Themes and Meanings
Canetti had originally titled his novel “Kant Catches Fire”; in 1935, when it was finally published after a four-year period of rejection, he renamed it Die Blendung—meaning the blinding, dazzlement, or deception. The second title is far more appropriate, since the protagonist is deceived by his reliance on pure intellection. The novel is a classic study of the violence subtly but incessantly present in abstract thought, the pathological undercurrent in rigidly schematized scholarship.
Insanity is the book’s central metaphor. Even the only sane character, George Kien, is touched by madness in his position as director of an insane asylum in a Parisian suburb. The patient who most interests George is a catatonic schizophrenic known as “the Gorilla,” who lacks the ability to separate his ego from the external world. In contrast to the rigidly reclusive Kien, the Gorilla reacts with stormy emotions. Presumably representing Canetti’s own beliefs, George prefers the synthetic, undifferentiated perspective of the Gorilla to the dissociated, analytic, abstracted madness of his brother. In trying to stabilize and reassure Peter, George tells him, “If you [the man of facts] and I [the man of feelings] could be molded together into a single being, the result would be a spiritually complete man.”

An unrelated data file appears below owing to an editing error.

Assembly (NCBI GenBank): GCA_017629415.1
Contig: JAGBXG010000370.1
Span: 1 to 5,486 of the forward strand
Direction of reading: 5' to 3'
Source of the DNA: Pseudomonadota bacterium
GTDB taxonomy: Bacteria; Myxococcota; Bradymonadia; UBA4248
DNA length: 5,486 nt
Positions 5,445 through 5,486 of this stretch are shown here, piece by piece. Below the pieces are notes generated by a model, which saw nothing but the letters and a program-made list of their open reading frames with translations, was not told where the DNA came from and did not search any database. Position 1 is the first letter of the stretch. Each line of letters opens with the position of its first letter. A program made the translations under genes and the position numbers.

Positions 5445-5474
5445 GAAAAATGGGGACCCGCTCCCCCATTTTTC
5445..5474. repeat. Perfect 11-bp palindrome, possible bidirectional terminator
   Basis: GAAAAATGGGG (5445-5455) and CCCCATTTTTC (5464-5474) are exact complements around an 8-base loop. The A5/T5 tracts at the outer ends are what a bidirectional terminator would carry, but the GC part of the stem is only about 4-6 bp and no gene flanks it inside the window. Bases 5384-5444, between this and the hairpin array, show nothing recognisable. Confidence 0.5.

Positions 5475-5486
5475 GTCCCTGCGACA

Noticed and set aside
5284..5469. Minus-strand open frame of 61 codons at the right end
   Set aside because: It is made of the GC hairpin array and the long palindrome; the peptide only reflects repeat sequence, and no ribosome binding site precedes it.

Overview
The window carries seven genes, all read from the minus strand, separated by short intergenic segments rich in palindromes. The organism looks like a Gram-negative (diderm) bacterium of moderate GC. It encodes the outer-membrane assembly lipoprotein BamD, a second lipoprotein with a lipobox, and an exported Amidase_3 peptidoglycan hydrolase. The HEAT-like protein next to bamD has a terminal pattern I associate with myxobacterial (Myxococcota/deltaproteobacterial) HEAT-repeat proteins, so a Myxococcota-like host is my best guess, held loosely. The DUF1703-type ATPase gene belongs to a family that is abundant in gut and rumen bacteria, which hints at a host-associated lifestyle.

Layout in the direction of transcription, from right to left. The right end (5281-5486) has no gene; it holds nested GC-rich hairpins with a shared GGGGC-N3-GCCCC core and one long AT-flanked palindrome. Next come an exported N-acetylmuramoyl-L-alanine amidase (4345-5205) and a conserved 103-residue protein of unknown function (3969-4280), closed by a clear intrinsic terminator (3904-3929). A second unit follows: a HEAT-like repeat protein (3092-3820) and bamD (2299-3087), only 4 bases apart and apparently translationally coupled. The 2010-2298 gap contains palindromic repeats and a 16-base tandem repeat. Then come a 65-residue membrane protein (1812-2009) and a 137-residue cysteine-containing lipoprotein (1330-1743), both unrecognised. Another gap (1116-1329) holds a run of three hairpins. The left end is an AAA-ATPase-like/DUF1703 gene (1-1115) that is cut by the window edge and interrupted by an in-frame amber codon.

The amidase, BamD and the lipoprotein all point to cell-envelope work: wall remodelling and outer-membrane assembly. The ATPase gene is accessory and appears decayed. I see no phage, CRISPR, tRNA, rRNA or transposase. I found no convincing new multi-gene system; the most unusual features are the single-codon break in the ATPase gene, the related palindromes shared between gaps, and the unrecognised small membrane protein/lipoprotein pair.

Such a harmonious synthesis is never realized in Auto-da-Fe. Instead, the novel dramatizes a world of confusion, fragmentation, and torment, amounting to an absurdist allegory of the disintegration of culture and degradation of man. For Canetti, the serenity of the ivory tower is a delusion; the rarefied discipline of philological scholarship is a thin patina over the lunatic violence of man’s instinctual, brutish demons. Peter Kien’s solipsism and sterility result in a conflagration whose flames herald the European Holocaust.